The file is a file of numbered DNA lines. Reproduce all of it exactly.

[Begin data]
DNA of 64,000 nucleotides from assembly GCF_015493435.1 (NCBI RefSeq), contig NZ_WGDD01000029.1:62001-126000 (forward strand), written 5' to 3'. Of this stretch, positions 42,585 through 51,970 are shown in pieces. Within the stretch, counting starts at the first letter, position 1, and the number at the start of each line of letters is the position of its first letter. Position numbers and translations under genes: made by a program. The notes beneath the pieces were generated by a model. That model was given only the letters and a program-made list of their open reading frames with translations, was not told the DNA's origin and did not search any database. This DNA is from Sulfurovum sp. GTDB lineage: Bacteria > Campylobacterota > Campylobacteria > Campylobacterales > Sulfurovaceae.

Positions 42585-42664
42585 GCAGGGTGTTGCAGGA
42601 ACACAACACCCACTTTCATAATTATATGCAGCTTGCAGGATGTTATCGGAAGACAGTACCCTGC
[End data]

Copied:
DNA of 64,000 nucleotides from assembly GCF_015493435.1 (NCBI RefSeq), contig NZ_WGDD01000029.1:62001-126000 (forward strand), written 5' to 3'. Of this stretch, positions 42,585 through 51,970 are shown in pieces. Within the stretch, counting starts at the first letter, position 1, and the number at the start of each line of letters is the position of its first letter. Position numbers and translations under genes: made by a program. The notes beneath the pieces were generated by a model. That model was given only the letters and a program-made list of their open reading frames with translations, was not told the DNA's origin and did not search any database. This DNA is from Sulfurovum sp. GTDB lineage: Bacteria > Campylobacterota > Campylobacteria > Campylobacterales > Sulfurovaceae.

Positions 42585-42664
42585 GCAGGGTGTTGCAGGA
42601 ACACAACACCCACTTTCATAATTATATGCAGCTTGCAGGATGTTATCGGAAGACAGTACCCTGC